Commentary Politics

Fraudulence in New Malaysia


Zaidi Azmi
Written by Zaidi Azmi

February 11, 2019

A commentary by Zaidi Azmi

THE Malays have an apt idiom to describe the defences put up by politicians caught in the ongoing academic credentials drama.

It is:  bagai tikus membaiki labu (like mice fixing a pumpkin).

What the proverb basically means is: to make things worse than they already are.

The meaning makes sense – when was the last time we’ve heard a rat ever successfully fixed anything, let alone perishables.

But enough about rodents and more on politicians who continue to insist that the whole gaffe was a no-biggie.

A little backgrounder is necessary here: the brouhaha over the dubious status of Pakatan Harapan politicians’ academic credentials – or lack thereof – started with Deputy Foreign Minister Datuk Marzuki Yahya’s flip-flop statement over his.

At first – when he was taken to task – he remarked that he was a graduate of the prestigious University of Cambridge, in London, only to later on backtrack that it was a different Cambridge after it was revealed that the real Cambridge did not offer the unaccredited long-distance course from which Marzuki had graduated in 2005.

But before Marzuki was shoved into the spotlight, the first Pakatan Harapan politician to have his academic credentials questioned – after Pakatan won last year’s May 9 polls – was Perak Menteri Besar Datuk Seri Ahmad Faizal Azumu.

After nine month, Faizal had, yesterday, finally admitted that despite his overseas education, he did not finish his studies thus putting a stop to the guessing-game over the validity of his Edith Cowan University degree in Business Studies.

Faizal claimed that he had already addressed the issue back in July last year but a check through Google News showed no such report.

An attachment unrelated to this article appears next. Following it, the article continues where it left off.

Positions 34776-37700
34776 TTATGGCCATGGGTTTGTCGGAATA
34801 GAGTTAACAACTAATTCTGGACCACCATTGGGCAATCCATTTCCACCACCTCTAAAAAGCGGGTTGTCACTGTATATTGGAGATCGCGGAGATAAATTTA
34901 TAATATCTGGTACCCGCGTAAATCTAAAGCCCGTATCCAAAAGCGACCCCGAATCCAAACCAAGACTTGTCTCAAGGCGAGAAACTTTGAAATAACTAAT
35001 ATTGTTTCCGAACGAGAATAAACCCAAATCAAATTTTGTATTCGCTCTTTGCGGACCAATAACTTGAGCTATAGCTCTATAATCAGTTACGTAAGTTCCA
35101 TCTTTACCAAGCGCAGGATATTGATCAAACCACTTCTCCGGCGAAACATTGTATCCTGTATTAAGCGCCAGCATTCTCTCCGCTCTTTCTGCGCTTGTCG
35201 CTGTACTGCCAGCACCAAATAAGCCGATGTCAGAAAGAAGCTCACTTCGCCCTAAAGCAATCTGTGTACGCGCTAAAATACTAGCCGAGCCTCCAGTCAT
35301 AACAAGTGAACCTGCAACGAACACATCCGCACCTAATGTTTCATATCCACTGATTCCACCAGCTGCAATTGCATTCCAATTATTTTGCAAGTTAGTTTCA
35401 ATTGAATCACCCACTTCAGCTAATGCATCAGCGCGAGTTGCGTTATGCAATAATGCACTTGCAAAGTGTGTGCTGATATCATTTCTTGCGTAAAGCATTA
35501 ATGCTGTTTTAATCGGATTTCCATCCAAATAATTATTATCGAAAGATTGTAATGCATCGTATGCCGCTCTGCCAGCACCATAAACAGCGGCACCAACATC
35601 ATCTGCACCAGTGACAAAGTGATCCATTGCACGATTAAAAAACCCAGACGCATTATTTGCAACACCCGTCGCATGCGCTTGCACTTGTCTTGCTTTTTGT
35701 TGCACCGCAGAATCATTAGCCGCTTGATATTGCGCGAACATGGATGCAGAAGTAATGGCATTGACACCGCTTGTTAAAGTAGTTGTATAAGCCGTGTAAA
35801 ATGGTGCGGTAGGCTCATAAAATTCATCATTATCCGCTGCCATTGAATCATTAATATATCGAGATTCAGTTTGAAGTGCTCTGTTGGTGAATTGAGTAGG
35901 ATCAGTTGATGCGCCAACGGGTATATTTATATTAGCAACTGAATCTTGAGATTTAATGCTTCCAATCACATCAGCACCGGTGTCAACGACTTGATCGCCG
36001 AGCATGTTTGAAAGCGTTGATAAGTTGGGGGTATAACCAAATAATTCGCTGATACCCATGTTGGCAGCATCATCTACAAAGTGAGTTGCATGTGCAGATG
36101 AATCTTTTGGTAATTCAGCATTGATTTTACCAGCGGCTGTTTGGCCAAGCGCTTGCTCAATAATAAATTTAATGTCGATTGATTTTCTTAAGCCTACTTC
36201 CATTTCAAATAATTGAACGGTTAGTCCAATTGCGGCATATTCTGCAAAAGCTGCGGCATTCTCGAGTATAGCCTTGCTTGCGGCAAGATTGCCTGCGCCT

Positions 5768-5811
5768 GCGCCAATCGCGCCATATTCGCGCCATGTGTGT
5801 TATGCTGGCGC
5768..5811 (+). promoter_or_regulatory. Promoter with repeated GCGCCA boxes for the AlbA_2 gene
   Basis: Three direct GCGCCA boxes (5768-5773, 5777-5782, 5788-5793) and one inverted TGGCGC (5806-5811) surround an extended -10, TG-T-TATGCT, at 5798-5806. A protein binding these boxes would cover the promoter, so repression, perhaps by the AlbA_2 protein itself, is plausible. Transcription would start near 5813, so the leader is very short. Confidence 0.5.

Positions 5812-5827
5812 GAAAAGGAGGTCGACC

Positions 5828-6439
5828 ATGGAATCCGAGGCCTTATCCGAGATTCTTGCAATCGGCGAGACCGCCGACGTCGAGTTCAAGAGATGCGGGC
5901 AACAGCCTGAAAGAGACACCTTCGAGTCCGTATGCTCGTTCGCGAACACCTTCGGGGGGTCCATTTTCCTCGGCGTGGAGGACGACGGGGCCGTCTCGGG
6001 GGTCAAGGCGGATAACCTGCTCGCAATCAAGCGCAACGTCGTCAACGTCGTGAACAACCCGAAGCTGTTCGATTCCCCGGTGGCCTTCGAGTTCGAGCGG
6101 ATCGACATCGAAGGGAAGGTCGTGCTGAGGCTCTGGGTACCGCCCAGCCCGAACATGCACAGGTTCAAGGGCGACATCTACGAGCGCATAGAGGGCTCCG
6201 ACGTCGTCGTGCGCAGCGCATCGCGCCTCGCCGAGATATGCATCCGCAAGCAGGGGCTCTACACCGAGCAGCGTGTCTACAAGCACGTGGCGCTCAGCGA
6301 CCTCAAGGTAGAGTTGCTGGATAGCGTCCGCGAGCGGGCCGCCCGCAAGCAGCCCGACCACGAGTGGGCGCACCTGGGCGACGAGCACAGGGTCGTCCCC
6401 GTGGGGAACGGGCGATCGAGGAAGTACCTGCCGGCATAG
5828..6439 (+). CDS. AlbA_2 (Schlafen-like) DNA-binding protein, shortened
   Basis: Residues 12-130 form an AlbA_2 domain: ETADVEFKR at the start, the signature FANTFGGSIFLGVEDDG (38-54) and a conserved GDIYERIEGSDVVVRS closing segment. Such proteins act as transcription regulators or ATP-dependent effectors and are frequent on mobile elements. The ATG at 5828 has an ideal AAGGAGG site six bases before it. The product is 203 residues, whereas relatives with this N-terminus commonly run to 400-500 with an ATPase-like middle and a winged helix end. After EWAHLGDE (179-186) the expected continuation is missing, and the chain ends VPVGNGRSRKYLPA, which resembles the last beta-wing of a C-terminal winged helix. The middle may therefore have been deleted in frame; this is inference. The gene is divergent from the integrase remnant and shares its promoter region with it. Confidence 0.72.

He however, was not the only one who pulled a delayed “um, actually” over the misrepresentation of academic qualifications. The latest to join the fray were Defence Minister Mohamad Sabu and Housing and Local Government Minister Zuraida Kamaruddin.

While Mohamad explained that he was actually a dropout of Universiti Teknologi Mara, Zuraida denied ever claiming to be an alumnus of the National University of Singapore. Both were disappointed with the media for failing to fact check.

So apparently, the media is to be blamed. What a convenient excuse.

But even if the media were indeed at fault, the fact that the duo waited until now to set the record straight, speaks volumes about the kind people Mohamad and Zuraida are. Will they continue to keep mum if the fake-degree drama did not happen?

That being said, the most off-putting remark to have stemmed from this entire gaffe was probably the no-biggie from Federal Territories Minister Khalid Samad – “what’s important is that those entrusted to lead, fulfil their responsibilities with honesty and to the best of their abilities.”

Seriously Khalid, how honest can those who allow the misrepresentation of their academic qualification to go on for months be? Why is it so hard for your colleagues to be truthful about their education background?

Marzuki, Mohamad and Zuraida should emulate former Kedah Menteri Besar, Datuk Seri Ahmad Bashah Md Hanipah who despite having an SPM certificate, neither lied nor allowed others to lie about his credentials.


Maybe because Bashah and probably everyone else know that education is not a prerequisite to enter Malaysian politics, hence the circus we’re having right now.



About the author

Zaidi Azmi

Zaidi Azmi

If Zaidi Azmi isn’t busy finding his way in the city, this 26-year-old northern kampung boy can be found struggling to make sense of the Malaysian political scene. Zaidi can be reached at [email protected]